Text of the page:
Skip navigation
Help

high-speed Internet

warning: Creating default object from empty value in /var/www/vhosts/sayforward.com/subdomains/recorder/httpdocs/modules/taxonomy/taxonomy.pages.inc on line 33.

data usage

We've come a long way since the days when information in the form of mail correspondence or newspapers was transported by couriers on foot or horses. And even as roads began to be paved and railroad tracks laid, the speed in which information traveled is hardly comparable to how quick it does now that we have the internet and an endless supply of connected devices. Jalopnik recently analyzed how travel evolved throughout the 19th and 20th centuries, pointing out how fast the time it took to get from one place to another decreased as a result of new transportation technology and additional travel routes.

In the article, Jalopnik compares the speed of present-day air flight to the time it took to get to Detroit from New York City in 1800....

Continue reading…

0
Your rating: None

Zapruder-film-jfk_thumb

Because the President’s limousine passed almost exactly in front of Dallas clothing manufacturer Abraham Zapruder on Nov. 22, 1963, just as he was playing with his new film camera, and precisely at the moment that Lee Harvey Oswald fired his rifle from a nearby books depository, his silent, 26.6-second home movie has become the focal point of America’s collective memory on that weird day. For many of us, especially those who weren’t alive when it happened, we’re all watching that event through Zapruder’s lens.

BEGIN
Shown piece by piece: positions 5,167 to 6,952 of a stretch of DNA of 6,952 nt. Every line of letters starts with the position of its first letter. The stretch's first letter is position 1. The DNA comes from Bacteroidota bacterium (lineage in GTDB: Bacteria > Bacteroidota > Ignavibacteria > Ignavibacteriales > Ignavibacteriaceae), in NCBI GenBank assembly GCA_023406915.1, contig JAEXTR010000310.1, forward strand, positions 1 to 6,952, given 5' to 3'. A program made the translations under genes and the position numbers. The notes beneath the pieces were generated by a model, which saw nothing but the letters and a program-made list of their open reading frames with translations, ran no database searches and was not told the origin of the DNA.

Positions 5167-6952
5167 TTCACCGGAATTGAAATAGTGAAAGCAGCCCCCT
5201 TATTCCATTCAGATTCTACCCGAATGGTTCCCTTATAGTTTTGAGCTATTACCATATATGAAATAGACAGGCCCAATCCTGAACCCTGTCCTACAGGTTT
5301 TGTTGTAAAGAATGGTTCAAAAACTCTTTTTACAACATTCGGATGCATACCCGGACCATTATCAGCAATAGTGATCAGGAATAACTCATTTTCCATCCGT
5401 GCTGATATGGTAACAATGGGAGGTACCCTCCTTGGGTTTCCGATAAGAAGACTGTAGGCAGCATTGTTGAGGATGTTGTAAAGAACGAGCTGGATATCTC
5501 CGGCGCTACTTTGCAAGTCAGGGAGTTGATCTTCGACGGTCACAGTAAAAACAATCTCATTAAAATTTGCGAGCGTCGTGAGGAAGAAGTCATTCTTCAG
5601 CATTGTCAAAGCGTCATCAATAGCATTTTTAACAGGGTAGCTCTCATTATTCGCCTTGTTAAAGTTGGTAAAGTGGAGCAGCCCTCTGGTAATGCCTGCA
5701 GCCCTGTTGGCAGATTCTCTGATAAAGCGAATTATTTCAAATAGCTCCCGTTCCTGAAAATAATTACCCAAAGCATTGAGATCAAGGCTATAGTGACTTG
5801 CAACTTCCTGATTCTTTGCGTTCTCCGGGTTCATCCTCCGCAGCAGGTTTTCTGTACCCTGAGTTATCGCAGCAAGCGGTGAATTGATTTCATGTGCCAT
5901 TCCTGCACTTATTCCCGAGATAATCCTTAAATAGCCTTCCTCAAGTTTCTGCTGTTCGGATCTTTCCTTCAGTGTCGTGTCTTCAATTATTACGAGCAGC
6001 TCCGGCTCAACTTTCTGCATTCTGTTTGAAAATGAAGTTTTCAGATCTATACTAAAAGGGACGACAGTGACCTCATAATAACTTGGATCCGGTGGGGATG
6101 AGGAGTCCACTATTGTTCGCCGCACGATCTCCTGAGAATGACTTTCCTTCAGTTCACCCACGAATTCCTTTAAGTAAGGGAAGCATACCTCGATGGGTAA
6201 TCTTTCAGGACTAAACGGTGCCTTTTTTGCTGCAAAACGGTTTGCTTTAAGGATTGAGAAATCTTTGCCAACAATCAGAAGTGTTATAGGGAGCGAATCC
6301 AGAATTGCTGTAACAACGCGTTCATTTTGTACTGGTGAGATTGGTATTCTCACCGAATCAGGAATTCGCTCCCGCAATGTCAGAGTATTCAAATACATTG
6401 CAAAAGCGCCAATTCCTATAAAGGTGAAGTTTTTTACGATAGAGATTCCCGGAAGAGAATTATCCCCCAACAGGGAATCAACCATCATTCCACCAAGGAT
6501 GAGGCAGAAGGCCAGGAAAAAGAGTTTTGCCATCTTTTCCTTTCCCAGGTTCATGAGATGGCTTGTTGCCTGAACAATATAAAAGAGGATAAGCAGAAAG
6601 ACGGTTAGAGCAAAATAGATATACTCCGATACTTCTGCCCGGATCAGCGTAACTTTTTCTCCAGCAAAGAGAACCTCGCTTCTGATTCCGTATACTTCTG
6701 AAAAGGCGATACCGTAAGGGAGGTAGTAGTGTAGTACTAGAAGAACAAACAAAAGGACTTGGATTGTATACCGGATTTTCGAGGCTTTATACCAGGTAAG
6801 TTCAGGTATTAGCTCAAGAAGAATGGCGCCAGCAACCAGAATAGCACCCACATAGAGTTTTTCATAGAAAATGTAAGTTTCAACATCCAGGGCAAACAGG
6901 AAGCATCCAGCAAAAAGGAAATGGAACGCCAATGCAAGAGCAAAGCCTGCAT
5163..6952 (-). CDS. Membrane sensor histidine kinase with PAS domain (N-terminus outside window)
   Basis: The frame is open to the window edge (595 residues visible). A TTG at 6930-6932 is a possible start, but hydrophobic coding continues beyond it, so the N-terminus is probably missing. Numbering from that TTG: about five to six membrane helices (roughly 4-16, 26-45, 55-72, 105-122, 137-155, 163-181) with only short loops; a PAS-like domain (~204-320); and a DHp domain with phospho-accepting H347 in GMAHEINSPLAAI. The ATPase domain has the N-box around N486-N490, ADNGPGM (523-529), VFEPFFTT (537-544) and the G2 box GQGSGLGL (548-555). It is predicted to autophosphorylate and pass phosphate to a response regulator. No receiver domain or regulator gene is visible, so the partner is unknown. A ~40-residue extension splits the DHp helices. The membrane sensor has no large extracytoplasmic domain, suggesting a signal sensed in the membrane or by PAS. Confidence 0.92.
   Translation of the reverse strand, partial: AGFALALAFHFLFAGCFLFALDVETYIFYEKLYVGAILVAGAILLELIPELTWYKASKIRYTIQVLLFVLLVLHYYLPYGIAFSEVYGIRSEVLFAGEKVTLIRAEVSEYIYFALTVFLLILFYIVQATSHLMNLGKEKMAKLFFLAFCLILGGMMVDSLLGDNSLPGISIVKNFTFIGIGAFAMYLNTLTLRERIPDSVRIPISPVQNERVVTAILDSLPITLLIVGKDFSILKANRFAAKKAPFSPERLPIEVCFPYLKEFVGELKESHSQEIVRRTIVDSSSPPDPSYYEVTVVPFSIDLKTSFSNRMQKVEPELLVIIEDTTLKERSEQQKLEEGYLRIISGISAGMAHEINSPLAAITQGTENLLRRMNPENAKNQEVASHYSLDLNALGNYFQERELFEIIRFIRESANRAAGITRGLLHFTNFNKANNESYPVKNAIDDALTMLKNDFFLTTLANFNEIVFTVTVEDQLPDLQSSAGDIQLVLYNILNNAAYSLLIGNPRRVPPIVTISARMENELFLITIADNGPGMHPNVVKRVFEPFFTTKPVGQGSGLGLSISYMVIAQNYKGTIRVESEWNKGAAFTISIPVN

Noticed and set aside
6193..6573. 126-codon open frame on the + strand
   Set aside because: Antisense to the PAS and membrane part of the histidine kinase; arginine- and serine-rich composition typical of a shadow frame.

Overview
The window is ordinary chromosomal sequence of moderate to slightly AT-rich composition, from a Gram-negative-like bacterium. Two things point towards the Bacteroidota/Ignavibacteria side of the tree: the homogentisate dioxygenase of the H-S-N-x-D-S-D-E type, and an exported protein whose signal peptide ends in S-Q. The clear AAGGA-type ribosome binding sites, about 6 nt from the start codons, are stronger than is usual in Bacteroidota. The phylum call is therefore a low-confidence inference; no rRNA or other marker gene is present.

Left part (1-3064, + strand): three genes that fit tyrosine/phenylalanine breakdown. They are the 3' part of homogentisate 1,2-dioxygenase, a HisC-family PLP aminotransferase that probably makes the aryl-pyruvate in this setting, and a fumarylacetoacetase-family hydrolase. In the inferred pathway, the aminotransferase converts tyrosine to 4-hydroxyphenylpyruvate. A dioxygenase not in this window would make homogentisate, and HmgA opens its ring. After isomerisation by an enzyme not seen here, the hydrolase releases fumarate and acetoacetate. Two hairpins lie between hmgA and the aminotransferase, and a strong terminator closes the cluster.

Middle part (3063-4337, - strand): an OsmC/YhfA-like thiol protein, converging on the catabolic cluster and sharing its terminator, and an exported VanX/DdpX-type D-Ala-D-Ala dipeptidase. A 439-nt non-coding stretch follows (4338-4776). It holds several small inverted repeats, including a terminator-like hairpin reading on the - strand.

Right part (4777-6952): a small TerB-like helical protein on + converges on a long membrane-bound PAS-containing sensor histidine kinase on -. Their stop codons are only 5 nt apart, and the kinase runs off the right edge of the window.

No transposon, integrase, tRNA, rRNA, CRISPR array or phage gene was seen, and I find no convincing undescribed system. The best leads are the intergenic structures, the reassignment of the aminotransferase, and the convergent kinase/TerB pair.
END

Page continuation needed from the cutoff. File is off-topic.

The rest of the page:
Other footage from the scene turns up here and there, becomes fodder for documentaries (like this new one disproving the “second shooter” theory). But Zapruder’s film is still the canonical ur text of John F. Kennedy’s assassination, the most complete and most chilling visual record. In many ways, it prefigured all sorts of American pastimes, from widespread paranoia about government to a loss of faith in photographic truth and the news media, from the acceptance of graphic violence to newer concerns about copyright. Don DeLillo once said that the little film “could probably fuel college courses in a dozen subjects from history to physics.” Without the 486 frames of Kodachrome II 8mm safety film, our understanding of JFK’s assassination would likely be an even greater carnival of conspiracy theories than it already is. Well, maybe.

0
Your rating: None

First time accepted submitter Lyrdor writes "The Terms of Service for the Stanford Artificial Intelligence class points to how the free class this fall will be used for 'developing and evaluating the Online Course prior any commercial release of the Course' by a startup called KnowLabs. Although all of the press accounts so far have pointed to how the course would be a new example of Open Educational Resources from Stanford, the terms of service point to something else going on. On the LinkedIn page of David Stavens, Co-Founder and CEO at Know Labs, the startup is described on his profile as an 'angel funded startup to re-envision and revolutionize education using the social web and mobile apps. We launched www.ai-class.com and attracted over 130,000 students in 190+ countries.'"

Read more of this story at Slashdot.

0
Your rating: None